Still, he is confident that the remaining funds can be raised easily.

“This is because I raised the first €15 million with a PowerPoint presentation only, long before the prototype of the plane came to exist.”

One of the few remaining problems to be addressed in the prototype before the round-the-world trip takes place is how to upgrade the cockpit with a business-class seat from an economy seat at present.

Three pilots, each flying alone, will complete the five legs of the trip in a total of 20 days. Each will spend at least four days in the cockpit. The seat designer must mitigate the pain and fatigue on the pilots by making the seat as comfortable as possible, given the extreme physical and psychological demands on the pilots during the trip.

Unlike racers, who can boost their endurance with energy drinks, Piccard said these would be forbidden in his round-the-world flight. “Since we have to stay in the cockpit for four to five days in a row, we would like to keep our mind calm,” said Piccard, who has a background in hypnosis. Meditation and hypnosis are techniques Piccard and his fellow pilots will apply during the trip.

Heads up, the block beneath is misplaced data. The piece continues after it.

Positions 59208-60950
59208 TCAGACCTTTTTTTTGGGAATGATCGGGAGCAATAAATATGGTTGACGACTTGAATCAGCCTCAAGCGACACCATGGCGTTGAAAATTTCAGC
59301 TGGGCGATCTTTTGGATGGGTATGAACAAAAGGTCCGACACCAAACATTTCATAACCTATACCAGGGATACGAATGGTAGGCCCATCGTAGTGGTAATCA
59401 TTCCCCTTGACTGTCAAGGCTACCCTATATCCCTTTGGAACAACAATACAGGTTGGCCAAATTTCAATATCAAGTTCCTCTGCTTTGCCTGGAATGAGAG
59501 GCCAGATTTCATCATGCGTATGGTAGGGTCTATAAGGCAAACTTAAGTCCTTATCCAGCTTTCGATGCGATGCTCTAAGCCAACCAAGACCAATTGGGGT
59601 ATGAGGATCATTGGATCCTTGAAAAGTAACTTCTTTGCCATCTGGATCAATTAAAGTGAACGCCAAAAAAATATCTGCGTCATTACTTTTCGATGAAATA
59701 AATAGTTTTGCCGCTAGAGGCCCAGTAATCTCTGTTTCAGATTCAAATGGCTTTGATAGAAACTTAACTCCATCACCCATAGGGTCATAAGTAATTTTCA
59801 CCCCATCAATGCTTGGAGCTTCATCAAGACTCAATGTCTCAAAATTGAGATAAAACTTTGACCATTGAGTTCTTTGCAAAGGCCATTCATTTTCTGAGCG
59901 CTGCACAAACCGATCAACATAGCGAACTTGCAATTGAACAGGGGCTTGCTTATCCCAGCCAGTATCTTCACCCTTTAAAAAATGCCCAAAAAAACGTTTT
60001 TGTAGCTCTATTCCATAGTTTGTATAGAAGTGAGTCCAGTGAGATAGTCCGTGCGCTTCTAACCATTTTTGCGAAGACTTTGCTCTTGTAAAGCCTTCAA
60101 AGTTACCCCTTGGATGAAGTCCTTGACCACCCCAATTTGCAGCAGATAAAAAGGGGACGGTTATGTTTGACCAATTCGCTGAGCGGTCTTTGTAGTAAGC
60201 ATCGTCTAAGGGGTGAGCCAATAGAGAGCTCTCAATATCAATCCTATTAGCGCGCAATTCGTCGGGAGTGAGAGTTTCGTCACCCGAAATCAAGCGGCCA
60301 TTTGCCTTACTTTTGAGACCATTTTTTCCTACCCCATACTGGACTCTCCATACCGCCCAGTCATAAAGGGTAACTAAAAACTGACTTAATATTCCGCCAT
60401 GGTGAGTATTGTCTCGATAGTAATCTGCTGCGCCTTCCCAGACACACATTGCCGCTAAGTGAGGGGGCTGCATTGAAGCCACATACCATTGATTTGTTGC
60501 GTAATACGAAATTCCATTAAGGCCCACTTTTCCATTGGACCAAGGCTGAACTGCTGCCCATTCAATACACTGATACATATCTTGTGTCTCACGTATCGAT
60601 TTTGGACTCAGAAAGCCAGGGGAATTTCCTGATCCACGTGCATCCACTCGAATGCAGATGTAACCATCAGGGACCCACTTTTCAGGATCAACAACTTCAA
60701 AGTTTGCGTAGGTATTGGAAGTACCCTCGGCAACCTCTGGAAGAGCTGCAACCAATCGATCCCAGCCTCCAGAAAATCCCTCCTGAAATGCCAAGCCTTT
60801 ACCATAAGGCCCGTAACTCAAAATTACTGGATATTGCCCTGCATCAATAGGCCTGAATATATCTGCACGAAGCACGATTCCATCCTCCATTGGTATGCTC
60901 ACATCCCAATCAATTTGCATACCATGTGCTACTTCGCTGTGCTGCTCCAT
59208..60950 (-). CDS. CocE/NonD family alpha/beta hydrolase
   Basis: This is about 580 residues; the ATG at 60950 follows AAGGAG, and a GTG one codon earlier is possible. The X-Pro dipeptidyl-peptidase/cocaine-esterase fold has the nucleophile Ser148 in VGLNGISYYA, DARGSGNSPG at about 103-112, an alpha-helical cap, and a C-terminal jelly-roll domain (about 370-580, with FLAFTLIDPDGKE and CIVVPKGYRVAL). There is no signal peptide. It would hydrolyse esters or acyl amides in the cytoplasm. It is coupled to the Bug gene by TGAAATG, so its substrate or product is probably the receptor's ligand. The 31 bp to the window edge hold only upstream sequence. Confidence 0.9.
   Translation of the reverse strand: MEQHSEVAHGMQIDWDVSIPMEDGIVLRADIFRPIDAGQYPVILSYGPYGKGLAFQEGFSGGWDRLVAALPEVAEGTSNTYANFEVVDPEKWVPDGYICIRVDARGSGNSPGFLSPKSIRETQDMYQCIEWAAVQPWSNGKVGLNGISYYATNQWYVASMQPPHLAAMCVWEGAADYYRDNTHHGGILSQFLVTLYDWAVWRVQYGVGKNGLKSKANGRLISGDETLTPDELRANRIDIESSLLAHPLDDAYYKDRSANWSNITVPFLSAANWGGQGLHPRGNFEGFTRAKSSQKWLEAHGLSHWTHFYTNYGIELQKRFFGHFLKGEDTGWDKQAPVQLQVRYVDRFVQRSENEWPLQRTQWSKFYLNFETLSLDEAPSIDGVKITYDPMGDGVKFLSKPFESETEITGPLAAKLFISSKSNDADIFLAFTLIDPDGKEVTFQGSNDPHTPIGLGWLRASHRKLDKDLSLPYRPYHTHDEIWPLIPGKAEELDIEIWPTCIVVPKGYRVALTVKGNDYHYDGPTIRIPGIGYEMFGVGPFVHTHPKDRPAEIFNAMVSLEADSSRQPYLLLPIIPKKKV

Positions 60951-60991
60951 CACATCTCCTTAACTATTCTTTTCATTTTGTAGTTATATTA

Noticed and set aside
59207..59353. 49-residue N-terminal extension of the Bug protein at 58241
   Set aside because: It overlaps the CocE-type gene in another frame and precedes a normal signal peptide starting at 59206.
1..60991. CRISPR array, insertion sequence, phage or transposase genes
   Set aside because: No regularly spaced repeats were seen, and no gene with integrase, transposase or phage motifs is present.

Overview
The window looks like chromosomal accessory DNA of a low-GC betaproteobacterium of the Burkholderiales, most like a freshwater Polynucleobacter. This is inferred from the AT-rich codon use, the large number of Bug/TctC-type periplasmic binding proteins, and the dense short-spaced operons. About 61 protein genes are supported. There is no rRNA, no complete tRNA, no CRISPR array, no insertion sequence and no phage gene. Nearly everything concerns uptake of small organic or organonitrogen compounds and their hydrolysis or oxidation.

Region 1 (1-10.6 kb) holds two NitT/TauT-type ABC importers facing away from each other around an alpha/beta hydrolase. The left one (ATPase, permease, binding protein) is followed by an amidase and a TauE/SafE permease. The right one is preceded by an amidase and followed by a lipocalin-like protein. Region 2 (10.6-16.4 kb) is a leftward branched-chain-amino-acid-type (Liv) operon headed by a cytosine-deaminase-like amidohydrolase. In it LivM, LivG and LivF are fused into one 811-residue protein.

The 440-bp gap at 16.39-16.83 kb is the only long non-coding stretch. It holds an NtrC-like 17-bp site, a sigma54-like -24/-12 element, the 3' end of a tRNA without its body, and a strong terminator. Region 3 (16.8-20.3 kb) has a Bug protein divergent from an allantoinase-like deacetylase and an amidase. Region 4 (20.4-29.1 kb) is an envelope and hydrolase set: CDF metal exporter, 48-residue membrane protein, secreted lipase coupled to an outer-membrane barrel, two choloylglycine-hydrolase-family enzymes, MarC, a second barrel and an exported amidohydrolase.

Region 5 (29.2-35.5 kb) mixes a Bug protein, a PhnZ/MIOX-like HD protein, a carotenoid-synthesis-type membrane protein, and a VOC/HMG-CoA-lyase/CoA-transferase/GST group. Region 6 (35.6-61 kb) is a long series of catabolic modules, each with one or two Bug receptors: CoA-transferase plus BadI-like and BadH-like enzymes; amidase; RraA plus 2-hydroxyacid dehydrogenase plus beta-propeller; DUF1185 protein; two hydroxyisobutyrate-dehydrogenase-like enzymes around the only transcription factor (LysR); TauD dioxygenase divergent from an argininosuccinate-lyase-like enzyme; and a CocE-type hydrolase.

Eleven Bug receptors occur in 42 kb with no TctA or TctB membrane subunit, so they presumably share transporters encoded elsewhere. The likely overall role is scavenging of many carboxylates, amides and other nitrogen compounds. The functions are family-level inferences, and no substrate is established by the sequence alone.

Still, it will be difficult to stay awake for four to five days. To deal with that, a vibrating jacket was designed for the pilots that will wake them if their position changes to an odd angle.

Flying the solar-powered plane in the dark is another challenge. In the round-the-world trip, the plane should be capable of flying in the absence of light for 14 hours, Piccard said.

That means the 12,000 solar cells attached to the wings and the fuselage of the plane should be able to store energy for at least 14 hours.

The wingspan of the HB-SIA is as wide as an Airbus 340; however, its weight is just about that of a car – 1,600 kilograms. The plane is designed to fly up to a maximum altitude of 8,500 kilometres, with an average speed of 70 km per hour, on the power equivalent of that needed to light up all the bulbs on a large Christmas tree.